Acts of the General Assembly of the Church of Scotland 1638-1842. Originally published by Edinburgh Printing & Publishing Co, Edinburgh, 1843.
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In this section
- The principal acts of the general assembly, holden and begun at Edinburgh, May 12, 1737.
- I. Sess. 1, May 12, 1737.—The King's Commission to William Marquis of Lothian produced, and ordered to be recorded.
- II. Sess. 1, May 12, 1737.—The King's most gracious Letter to the General Assembly, presented to them by his Majesty's Commissioner.
- IV. Sess. 10, May 23, 1737.—Commission to some Ministers and Ruling Elders for discussing Affairs referred to them.
- VI. Sess. ult., May 24, 1737.—Commission to some Ministers and Ruling Elders for Reformation of the Highlands and Islands of Scotland, and for Managing his Majesty's Royal Bounty for that end.
- VII. Sess. ult., May 24, 1737.—Act superseding the Obligations upon Synods and Presbyteries to maintain Bursars.
- VIII. Sess. ult., May 24, 1737.—Act concerning the Qualifications of Elders, Members of the General Assembly.
The principal acts of the general assembly, holden and begun at Edinburgh, May 12, 1737.
I. Sess. 1, May 12, 1737.—The King's Commission to William Marquis of Lothian produced, and ordered to be recorded.
The General Assembly, &c.
II. Sess. 1, May 12, 1737.—The King's most gracious Letter to the General Assembly, presented to them by his Majesty's Commissioner.
Right trusty and well-beloved, we greet you well. After the repeated proofs which you have given of your zeal for the advancement of true religion and piety, the prosperity of the Church of which you are members, and the good of your country, we cannot but be persuaded you will continue to pursue those measures which may most effectually contribute to the attaining of those desirable ends in this your present meeting, which we therefore most willingly countenance with our royal approbation and authority; and as we are well satisfied of your loyalty and affection for us and our royal family, so you may be assured of our constant resolution to support and maintain the Church of Scotland established by law, in the full enjoyment of all its rights and privileges.
The dependence which we have on your coming together with these good dispositions and intentions, leaves us no room to doubt of your employing your best endeayours to bring about the great and good purposes for which you are now assembled, by conducing all in your power to the peace and welfare of the Church, the increase of piety and virtue, the preventing of the growth of Popery, and the suppressing of profaneness and immorality, wherein you may rely upon our countenance and encouragement. And as you must be sensible the success of your councils and deliberations will, under God, chiefly depend upon the wisdom, moderation, and charity, with which they are conducted, we earnestly recommend to you to avoid all disputes and contentions among yourselves, and to proceed upon the business proper for your consideration, with that unanimity and brotherly love, as may justly be expected from so venerable a body, and which cannot fail to recommend you to our further favours.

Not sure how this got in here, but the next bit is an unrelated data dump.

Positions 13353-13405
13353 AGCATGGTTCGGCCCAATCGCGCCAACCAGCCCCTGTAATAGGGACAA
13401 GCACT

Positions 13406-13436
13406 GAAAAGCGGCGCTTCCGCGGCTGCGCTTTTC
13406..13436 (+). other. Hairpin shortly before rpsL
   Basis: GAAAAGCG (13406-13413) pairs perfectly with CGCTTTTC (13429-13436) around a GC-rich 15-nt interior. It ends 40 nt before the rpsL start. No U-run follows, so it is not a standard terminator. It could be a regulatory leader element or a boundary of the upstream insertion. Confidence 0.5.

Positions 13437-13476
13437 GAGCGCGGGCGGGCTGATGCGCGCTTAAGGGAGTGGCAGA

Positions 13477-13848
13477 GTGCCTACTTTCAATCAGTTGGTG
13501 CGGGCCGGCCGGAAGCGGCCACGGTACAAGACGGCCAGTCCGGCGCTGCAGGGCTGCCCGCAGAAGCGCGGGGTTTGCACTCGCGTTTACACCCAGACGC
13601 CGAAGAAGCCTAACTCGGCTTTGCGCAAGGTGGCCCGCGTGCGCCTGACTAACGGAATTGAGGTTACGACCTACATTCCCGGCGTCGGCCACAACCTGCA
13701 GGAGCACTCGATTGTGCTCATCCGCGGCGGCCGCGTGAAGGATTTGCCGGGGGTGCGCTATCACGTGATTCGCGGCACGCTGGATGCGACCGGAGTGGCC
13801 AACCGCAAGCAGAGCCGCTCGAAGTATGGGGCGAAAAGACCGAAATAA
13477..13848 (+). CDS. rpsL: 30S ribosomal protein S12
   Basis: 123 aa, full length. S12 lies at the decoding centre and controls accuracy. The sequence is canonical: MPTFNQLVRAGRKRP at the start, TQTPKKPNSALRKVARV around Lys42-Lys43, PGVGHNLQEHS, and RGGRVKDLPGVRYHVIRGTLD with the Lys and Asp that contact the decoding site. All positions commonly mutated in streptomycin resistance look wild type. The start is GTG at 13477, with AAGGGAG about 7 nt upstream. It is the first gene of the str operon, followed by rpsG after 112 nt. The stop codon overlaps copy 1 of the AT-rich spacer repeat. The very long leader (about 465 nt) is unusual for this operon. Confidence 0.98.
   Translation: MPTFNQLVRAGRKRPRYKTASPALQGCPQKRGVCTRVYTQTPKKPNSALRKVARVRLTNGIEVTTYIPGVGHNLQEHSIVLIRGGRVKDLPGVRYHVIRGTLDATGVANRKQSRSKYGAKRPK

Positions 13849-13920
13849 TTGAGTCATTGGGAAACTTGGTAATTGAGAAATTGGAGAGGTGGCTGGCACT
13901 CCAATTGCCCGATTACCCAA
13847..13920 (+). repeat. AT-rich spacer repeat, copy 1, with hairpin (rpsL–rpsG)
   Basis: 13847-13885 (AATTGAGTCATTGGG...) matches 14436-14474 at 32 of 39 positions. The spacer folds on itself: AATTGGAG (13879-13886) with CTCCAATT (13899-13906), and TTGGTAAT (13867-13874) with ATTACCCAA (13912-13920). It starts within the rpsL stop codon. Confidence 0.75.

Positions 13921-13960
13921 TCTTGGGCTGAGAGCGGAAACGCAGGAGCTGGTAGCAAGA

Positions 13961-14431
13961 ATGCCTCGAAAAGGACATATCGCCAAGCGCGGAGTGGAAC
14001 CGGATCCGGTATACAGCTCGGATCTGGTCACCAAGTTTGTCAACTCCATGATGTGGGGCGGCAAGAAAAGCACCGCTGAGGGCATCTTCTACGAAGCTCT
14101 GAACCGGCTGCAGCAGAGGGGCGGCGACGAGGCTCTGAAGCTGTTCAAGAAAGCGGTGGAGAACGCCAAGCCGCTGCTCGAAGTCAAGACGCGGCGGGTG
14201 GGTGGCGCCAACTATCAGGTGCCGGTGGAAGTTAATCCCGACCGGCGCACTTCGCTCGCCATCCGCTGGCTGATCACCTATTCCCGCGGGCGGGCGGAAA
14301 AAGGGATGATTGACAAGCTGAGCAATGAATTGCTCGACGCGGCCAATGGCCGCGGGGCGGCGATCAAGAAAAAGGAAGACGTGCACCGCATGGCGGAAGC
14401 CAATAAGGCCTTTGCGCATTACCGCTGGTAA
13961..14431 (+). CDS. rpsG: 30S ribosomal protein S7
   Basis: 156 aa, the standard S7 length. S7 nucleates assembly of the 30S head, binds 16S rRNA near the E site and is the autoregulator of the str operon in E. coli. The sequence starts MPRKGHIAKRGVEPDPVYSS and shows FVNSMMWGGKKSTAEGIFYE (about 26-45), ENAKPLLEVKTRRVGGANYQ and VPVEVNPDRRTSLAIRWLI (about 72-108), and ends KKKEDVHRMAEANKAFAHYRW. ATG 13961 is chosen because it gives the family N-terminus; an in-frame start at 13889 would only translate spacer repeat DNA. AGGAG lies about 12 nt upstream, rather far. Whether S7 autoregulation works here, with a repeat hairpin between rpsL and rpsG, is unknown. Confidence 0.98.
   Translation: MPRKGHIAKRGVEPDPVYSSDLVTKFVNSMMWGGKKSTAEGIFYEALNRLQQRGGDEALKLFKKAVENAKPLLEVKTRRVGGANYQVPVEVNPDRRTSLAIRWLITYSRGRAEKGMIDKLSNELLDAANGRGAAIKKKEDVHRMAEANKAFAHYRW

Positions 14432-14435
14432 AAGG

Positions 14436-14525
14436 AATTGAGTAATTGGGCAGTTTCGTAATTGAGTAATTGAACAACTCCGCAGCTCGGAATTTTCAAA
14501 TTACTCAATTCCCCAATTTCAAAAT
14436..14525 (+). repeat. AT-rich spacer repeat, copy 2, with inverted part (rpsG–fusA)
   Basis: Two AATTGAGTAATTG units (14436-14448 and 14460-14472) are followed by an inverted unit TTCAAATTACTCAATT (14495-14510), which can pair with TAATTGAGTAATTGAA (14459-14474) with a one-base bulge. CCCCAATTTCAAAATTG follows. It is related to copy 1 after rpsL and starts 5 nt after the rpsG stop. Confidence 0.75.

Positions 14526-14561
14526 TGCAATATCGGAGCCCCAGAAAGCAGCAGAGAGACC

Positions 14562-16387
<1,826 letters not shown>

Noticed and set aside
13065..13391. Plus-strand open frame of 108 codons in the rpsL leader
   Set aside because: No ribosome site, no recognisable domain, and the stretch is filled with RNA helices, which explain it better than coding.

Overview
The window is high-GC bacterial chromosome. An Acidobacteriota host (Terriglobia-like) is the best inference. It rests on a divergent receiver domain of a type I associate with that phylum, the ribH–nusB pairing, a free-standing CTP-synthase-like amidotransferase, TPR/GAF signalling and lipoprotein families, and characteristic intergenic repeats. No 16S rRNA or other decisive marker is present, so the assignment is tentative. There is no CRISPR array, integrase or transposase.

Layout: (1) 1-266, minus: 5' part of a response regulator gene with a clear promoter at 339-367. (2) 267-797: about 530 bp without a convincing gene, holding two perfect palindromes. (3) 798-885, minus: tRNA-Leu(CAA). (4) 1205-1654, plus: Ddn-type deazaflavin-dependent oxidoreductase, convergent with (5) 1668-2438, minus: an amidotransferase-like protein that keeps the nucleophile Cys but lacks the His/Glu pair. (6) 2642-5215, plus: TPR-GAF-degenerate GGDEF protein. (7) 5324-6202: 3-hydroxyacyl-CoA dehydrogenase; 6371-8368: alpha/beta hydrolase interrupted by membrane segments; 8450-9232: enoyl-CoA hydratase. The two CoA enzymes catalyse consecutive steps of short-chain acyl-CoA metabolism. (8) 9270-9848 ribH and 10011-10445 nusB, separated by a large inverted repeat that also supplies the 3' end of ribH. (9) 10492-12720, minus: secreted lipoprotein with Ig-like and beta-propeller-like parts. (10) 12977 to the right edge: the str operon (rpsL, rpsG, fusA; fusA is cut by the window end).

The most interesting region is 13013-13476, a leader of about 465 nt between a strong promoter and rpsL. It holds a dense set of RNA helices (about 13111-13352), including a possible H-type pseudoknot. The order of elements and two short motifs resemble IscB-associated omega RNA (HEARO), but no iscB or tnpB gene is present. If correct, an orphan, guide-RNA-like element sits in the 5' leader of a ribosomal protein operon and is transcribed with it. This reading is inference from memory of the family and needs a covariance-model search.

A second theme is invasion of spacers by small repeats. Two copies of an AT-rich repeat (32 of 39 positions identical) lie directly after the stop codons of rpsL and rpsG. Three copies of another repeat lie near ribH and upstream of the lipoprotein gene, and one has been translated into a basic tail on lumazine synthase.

The experience you have had of the capacity and abilities of our right trusty and entirely beloved cousin, William Marquis of Lothian, will, we doubt not, render the choice very agreeable to you which we have made of him to represent our royal person in your Assembly, being induced thereto by the knowledge we have of his zeal and loyalty for our service, of his affection and concern for the Church of Scotland, and of his qualifications for the discharge of so great a trust, wherein we hope the prudence with which you will dispatch the business before you will be of great assist ance to him. And so we bid you heartily farewell.
Given at our Court at St James's, the 23d day of April 1737, in the tenth year of our reign.
By His Majesty's Command,
Directed thus,—To the Right Reverend and well-beloved, the Moderator, Ministers, and Elders, of the General Assembly of the Church of Scotland.
III. Sess. 3, May 14, 1737.—The General Assembly's Answer to the King's most gracious Letter.
May it please your Majesty,
The great honour done us by your Majesty's most gracious letter, and your royal goodness in condescending to take notice of the zeal of former Assemblies for the advancement of true religion and piety, the prosperity of this Church, and the good of our country, is most encouraging to us, and cannot but animate us warmly to pursue those measures which may most effectually contribute to the attaining the desirable ends of our meeting, which your Majesty has been graciously pleased to countenance with your royal approbation and authority.